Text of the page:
UTIA engages Joy Fisher to help connect faculty expertise with businesses
By Tom Ballard, Chief Alliance Officer, Pershing Yoakley & Associates, P.C.
The University of Tennessee’s Institute of Agriculture (UTIA) has a goal of seeing more companies created around the expertise of its faculty and staff.
With that goal in mind, the Institute has launched an effort encompassing companies that are started based on patents and copyrights generated as well as what might best be described as the non-patentable value of UTIA expertise.
“UTIA faculty are very mission-oriented in their approach,” Bill Brown, Dean of Research, says. “They want to see the results of their research extended to the marketplace to improve people’s lives. Some research projects may have immediate application while others may provide partial solutions to problems whose application is in the future.”
Brown says the common theme is that there is an end use in mind.
“Land grant institutions such as the University of Tennessee must be a driver of economic development for the state,” he says. “We see this initiative as a mechanism to advance new technologies and ideas from the lab to the market.”
To help with the effort, Brown has hired Joy Fisher part-time. She certainly knows the space, having worked for two University entities – the UT Research Foundation (UTRF) and the Anderson Center for Entrepreneurship and Innovation – as well as Tech 2020.
Until recently, Fisher was President and Chief Executive Officer of an Oak Ridge-based start-up named Clodico. The last 12 months have been challenging for the effervescent Fisher, as we chronicled in a recent teknovation.biz post.
Now back in the workforce, she could not be more excited about her latest opportunity.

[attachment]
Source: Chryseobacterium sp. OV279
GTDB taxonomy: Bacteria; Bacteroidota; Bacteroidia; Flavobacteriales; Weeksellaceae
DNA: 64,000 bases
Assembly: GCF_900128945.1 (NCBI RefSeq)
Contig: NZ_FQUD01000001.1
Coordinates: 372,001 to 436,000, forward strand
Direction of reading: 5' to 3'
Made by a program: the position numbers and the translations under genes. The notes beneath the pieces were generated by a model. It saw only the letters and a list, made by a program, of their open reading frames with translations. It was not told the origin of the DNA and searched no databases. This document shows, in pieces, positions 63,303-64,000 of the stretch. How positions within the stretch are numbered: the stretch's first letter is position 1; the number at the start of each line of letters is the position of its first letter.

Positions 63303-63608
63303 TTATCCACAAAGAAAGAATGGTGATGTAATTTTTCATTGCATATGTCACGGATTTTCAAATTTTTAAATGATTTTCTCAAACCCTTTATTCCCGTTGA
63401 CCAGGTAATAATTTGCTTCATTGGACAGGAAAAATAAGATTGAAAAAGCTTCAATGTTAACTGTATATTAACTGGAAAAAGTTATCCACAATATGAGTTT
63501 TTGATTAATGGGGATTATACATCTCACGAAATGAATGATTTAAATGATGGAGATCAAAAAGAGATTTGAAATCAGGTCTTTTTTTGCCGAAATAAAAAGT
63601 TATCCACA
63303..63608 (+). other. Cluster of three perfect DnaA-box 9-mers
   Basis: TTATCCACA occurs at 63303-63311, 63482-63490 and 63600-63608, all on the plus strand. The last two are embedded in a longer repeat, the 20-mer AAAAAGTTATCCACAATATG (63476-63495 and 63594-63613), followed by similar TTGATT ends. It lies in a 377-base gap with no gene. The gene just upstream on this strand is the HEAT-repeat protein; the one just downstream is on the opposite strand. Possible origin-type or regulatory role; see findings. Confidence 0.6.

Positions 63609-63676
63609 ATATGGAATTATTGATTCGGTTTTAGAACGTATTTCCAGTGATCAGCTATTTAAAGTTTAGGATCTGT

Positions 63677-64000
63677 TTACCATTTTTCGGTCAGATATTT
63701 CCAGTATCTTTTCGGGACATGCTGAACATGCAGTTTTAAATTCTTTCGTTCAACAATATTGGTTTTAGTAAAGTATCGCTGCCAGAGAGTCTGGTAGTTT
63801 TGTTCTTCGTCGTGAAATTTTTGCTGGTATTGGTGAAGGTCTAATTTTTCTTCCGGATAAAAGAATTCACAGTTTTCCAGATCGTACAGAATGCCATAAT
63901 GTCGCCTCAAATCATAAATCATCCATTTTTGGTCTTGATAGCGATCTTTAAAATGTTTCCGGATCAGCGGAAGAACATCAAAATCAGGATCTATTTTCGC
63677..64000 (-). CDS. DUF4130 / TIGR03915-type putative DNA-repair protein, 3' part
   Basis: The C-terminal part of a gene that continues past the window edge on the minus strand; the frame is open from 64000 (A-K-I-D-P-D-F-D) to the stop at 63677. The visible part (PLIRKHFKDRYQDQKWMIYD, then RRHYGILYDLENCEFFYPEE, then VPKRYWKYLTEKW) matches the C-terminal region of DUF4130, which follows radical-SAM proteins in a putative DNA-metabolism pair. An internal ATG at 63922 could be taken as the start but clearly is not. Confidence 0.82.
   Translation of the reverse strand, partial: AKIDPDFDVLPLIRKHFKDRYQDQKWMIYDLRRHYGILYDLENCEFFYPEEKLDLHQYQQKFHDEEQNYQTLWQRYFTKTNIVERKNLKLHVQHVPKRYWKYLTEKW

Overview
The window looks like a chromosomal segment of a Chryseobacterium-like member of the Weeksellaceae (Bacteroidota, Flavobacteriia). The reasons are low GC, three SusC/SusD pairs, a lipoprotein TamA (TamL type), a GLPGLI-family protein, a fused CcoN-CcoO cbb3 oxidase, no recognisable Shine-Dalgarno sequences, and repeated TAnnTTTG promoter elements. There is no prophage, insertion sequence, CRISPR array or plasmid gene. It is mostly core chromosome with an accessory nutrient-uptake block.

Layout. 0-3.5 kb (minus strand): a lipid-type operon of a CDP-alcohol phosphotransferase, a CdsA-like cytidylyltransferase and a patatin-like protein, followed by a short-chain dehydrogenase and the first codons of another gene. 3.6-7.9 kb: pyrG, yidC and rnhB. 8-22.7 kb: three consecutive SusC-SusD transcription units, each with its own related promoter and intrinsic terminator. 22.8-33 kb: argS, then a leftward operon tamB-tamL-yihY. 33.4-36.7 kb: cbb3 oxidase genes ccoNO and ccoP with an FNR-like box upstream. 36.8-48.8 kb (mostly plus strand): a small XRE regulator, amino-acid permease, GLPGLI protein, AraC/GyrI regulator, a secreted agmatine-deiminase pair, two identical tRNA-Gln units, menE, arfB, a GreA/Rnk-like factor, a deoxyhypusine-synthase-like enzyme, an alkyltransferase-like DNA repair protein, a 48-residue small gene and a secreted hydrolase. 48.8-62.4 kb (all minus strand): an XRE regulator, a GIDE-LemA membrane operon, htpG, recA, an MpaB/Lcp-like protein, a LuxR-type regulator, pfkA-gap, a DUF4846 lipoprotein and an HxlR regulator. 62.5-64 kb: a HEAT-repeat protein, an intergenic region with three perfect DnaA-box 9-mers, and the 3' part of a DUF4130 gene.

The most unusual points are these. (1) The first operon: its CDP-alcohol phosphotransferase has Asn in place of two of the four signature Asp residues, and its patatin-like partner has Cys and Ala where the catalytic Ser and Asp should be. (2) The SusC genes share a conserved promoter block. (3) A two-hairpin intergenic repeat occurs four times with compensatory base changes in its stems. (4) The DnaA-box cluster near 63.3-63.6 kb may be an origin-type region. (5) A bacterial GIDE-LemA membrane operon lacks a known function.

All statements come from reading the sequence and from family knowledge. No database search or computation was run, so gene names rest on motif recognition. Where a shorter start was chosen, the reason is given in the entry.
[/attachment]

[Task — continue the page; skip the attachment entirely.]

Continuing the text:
“We’re trying to find a mechanism to accelerate ideas coming out of UTIA,” Fisher says. The search involves frequent meetings with UTIA faculty and staff to understand their ideas and determine the probability of a commercial pathway.
It could be something that is disclosed to the UTRF or it could be an idea that cannot be protected but could still be pursued.
“There are a lot of ideas that don’t have IP, but could be a business that generates revenue and visibility for UT,” Fisher explains. Because the ideas cannot be protected, she is reluctant to divulge much information about opportunities she has found thus far, saying only that one approach she is exploring with UTIA leadership could be unique within a university.
For those who follow higher education, UT President Joe DiPietro has challenged his leadership team to be more entrepreneurial in their approaches to finding new revenues that don’t depend on new state funding or student tuition increases.
This effort clearly falls within that entrepreneurial approach.
Fisher cited one opportunity that she vetted and discarded. It involved an idea to improve the reading of a golf green through use of a golf ball embedded with a gyroscope and sensors.
“The IP that UT had was not unique, and it would trample on other IP in the marketplace,” she said.
As she assists UTIA, Fisher emphasizes that she is also working very closely with UTRF staff. She sees her work as complementary to the efforts of the UTRF team.
“Researchers need someone to help guide them through this exploratory process,” Fisher explains, characterizing the undertaking as pre-IP. Those ideas that can be protected will be disclosed to UTRF.